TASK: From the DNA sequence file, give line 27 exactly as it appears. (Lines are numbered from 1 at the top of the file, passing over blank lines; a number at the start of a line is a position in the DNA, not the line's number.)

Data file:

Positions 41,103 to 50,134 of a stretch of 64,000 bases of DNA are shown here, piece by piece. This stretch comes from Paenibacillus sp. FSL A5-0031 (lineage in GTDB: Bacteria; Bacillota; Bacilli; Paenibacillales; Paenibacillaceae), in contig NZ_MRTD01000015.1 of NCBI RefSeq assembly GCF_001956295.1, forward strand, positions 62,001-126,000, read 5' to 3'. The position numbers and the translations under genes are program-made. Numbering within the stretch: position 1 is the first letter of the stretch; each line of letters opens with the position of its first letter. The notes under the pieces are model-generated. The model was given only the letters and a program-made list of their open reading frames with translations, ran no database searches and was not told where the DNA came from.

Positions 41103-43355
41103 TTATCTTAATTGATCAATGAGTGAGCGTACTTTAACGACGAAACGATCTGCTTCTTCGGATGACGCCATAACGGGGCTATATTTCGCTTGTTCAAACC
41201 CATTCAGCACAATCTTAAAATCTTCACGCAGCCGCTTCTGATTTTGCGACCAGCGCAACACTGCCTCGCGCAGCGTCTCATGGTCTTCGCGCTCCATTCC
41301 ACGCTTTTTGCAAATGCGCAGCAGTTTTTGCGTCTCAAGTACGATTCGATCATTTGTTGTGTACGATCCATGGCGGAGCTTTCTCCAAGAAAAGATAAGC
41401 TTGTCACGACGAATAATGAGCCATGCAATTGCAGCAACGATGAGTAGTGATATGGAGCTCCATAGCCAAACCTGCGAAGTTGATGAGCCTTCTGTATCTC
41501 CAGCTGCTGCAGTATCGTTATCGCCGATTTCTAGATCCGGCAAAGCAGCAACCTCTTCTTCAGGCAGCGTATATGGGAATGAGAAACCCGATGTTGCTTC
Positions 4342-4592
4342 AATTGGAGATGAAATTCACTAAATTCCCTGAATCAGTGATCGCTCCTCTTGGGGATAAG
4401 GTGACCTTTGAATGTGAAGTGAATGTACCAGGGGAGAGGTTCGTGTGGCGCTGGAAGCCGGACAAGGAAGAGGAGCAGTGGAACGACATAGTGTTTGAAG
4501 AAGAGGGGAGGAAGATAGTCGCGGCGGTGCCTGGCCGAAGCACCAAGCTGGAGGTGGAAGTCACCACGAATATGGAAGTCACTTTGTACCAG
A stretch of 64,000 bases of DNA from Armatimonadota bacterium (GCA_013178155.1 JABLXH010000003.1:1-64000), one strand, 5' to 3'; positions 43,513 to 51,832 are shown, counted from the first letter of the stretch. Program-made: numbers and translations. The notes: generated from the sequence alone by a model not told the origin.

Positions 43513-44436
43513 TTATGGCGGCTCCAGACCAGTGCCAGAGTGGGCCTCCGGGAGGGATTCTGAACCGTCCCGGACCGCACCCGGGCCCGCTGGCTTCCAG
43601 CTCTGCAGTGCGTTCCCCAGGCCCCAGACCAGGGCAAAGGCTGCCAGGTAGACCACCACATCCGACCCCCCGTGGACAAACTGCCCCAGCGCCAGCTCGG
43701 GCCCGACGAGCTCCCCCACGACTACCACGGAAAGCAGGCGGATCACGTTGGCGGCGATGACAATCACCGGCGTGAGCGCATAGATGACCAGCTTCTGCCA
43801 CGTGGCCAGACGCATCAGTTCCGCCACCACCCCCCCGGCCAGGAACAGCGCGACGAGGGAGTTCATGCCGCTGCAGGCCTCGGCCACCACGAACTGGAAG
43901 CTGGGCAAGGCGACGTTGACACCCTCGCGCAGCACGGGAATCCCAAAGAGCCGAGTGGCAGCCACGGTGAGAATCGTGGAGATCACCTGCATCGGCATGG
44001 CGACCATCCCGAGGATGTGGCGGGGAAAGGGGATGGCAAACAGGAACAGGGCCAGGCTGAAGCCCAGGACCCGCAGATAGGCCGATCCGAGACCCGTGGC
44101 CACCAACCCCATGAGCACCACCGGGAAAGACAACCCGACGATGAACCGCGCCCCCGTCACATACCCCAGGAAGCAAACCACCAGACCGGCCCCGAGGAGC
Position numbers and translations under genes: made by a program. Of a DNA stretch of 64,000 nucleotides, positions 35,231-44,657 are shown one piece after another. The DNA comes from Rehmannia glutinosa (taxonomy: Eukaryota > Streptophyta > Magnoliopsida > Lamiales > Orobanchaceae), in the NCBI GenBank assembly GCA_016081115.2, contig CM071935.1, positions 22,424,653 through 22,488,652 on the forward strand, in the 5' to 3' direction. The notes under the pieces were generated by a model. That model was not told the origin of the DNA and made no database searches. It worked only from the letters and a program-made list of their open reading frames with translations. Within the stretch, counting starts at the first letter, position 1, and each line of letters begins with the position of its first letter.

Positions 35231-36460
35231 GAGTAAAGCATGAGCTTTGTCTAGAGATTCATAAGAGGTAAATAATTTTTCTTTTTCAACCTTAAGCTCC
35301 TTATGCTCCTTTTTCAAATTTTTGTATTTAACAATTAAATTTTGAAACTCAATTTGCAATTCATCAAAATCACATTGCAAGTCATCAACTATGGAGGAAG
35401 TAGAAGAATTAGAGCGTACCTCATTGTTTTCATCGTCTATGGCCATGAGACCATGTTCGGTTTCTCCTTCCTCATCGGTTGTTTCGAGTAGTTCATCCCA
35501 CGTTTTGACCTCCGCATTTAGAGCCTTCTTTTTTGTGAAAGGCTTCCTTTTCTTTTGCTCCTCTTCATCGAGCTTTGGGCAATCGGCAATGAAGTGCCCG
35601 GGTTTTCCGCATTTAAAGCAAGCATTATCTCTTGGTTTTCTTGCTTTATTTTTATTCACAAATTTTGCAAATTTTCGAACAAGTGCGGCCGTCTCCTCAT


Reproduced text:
35601 GGTTTTCCGCATTTAAAGCAAGCATTATCTCTTGGTTTTCTTGCTTTATTTTTATTCACAAATTTTGCAAATTTTCGAACAAGTGCGGCCGTCTCCTCAT